# Factor of Safety - Definition, Formula, Importance [Gate Notes]

By Aina Parasher|Updated : August 23rd, 2022

The factor of safety increases safety and reduces the risk of failure of a structure. The safety factor is most important regarding safety equipment and fall protection. If a structure fails, there is a risk of injury and death and a company's financial loss.

The factor of safety is used by engineers while designing a structure. Practically there is some uncertainty in applied forces, material properties, and model assumptions. It is provided a design margin over a theoretical design capacity to overcome uncertainty parameters (like a manufacturing process and material strength). Let us discuss in detail factor of safety.

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## What is a Factor of Safety?

The factor of safety definition is considered by the following parameters:

• The factor of safety is a structure's absolute strength (structural capability) ratio to the actual applied load. FoS measures the reliability of a particular design.
• A constant required value is imposed by standard specification to which a structure must exceed. This can be referred to as a design factor, design factor of safety, or required factor of safety.
• When the factor of safety is equal to one, it means that the ultimate stress is equal to the working stress; therefore, the body can only support load up to the actual load and no more before failing.

### Importance of Factor of Safety

Importance of Factor of Safety to assure the structural designing does not occur any unexpected failure or presence of deformation or defect. The smaller the Factor of Safety, the higher chances there were for the design to be a failure. Resulting in an uneconomical and nonfunctional design.

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## Formula For Factor of Safety

The factor of safety is defined as the ratio of ultimate stress of the component material to the working stress. Mathematically, the Factor of safety is the ratio of material strength to allowable stress. The factor of the safety equation depends on the type of material:

Factor of safety = Ultimate strength/Working stress -for brittle material (concrete)

Factor of safety = Yield strength/Working stress -for ductile material (steel)

Example:

FoS for steel = Yield strength (fy)/Working stress (0.87 fy)= 1.15 (approximately)

FoS for concrete = Yield strength (fck)/Working stress (0.67 fck / 1.5)= 3 (approximately)

(∵ 2 times factor of safety is taken for concrete as it has least quality control while preparing the concrete)

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## Factors Affecting Factor of Safety (FoS)

The structure's safety depends on two principal design factors, load and material strength, which are not a function of each other. Hence, two different factors, one for load and the other for material strength, are used. Each of the two safety factors contributes partially to safety; they are termed a partial safety factor.

As per Clause 36.4. 2 of IS 456, when assessing the strength and serviceability criteria of the structures or structural members employed in a limit state.

 Material Limit state method Collapse Deflection Cracking Steel 1.15 1.0 1.0 Concrete 1.5 1.0 1.3

∴ The factor of safety for steel is lower as compared to concrete. Because concrete is a brittle material and relatively less reliable than steel and steel is manufactured in industry. So, In steel, the quality control is better than in concrete (as it is prepared at the site with different atmospheric conditions).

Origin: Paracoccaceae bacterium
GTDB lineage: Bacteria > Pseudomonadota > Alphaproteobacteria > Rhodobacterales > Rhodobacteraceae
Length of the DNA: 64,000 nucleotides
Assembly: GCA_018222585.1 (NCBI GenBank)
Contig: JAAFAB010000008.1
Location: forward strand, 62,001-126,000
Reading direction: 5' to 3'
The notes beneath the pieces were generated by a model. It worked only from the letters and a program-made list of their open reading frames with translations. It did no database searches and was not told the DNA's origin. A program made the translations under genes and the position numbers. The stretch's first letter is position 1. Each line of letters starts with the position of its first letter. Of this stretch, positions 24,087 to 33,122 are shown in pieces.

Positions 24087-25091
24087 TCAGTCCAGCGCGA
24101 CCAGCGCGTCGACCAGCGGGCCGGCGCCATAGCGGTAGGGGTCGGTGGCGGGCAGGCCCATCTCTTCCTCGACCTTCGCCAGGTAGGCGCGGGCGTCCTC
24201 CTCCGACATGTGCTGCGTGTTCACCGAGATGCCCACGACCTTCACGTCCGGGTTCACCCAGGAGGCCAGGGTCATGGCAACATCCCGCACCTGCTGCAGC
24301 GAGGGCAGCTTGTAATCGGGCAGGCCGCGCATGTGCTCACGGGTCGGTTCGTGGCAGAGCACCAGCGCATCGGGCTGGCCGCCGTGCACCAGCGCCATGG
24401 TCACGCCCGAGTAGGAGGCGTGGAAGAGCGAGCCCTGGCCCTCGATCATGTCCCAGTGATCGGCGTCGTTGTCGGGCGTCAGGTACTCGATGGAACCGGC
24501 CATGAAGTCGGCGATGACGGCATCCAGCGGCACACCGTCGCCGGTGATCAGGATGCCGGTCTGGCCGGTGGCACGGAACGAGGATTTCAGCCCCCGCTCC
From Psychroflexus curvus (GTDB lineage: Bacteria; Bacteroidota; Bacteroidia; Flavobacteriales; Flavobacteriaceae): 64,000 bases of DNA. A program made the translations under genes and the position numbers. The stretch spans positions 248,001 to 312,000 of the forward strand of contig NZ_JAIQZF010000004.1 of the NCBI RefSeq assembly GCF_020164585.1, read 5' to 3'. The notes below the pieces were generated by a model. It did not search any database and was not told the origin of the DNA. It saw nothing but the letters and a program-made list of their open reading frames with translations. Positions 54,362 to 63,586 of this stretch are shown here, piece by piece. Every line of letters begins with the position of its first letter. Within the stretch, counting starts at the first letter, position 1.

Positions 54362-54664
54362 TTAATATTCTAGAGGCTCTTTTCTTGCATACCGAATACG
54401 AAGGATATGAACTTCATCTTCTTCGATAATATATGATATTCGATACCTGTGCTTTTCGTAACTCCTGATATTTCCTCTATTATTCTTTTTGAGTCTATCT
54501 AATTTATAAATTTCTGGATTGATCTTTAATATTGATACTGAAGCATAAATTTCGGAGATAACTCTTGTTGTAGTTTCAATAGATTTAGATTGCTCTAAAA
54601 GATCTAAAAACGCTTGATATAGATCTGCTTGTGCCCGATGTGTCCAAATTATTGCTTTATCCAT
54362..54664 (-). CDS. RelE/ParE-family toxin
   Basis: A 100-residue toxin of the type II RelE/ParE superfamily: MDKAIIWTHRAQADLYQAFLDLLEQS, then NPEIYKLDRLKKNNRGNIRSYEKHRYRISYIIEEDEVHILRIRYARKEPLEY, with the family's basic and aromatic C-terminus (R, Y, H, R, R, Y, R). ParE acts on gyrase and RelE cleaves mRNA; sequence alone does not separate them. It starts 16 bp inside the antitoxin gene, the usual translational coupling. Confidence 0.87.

## Examples of Factor of Safety

Here are a few examples of factor of safety of a few elements which can be used while design consideration:

 Elements Factor of Safety Bolts 8.5 Structural Members in building services 2 Automobiles 3 Structural steel work in buildings 4.0 to 6.0 Engine components 6.0 to 8.0 Spring, large heavy-duty 4.5 Pressure vessels 3.5 – 6 Aircraft components 1.5 to 2.5 Turbine components – rotating 2.0 to 3.0 Pressure Vessel 3.5 to 4 Brittle Material 1.0 to 6.0 Boilers 3.5 to 6 Cast-iron wheels 20 Turbine components static 6.0 to 8.0 Impact Forces 3.0 to 6.0 Heavy duty shafting 10.0 to 12.0 Lifting equipment – hooks .. 8.0 to 9.0 Structural steel work in bridges 5.0 to 7.0 Aircraft and Spacecraft 1.2 to 3.0 Wire ropes 8.0 to 9.0
 Important Topics for Gate Exam Composite Beams Compression Members Concurrent Force System Conditions for Deadlock in Operating System Conduction Heat Transfer Consensus Theorem Constants in C Convection Heat Transfer Coplanar Force System Cut Set Matrix

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## FAQs on Factor of Safety

• The factor of safety is defined as the ratio of ultimate stress to the working stress. It denotes the additional strength of the component than the required strength to carry that load.

• Ductile materials have a homogenous structure, and residual stresses are relieved with heat treatment in the component. To account for this, a small factor of safety is used.

Hence, The factor of safety for steel is 1.15.

• Concrete is heterogeneous in nature, and if there is a slight variation in mix design, it will affect concrete strength greatly, whereas steel is very stiff and possesses a high strength-to-weight ratio. It is easy to fabricate a steel structure, so it is generally used for mass construction.

∴ The factor of safety for concrete is higher than steel as concrete is a brittle material and relatively less reliable than steel.

• A high factor of safety means a heavier component, more upscale material, and improved design. A factor of one means that the stress is at the allowable limit. Less than one means more likely failure.

• Factor of safety = Ultimate Load (Strength)/Allowable Load (Stress)

∴  FOS is a dimensionless quantity.

### ESE & GATE CE

Civil Engg.GATEGATE CEESE CEESEBARC CEAFCAT CE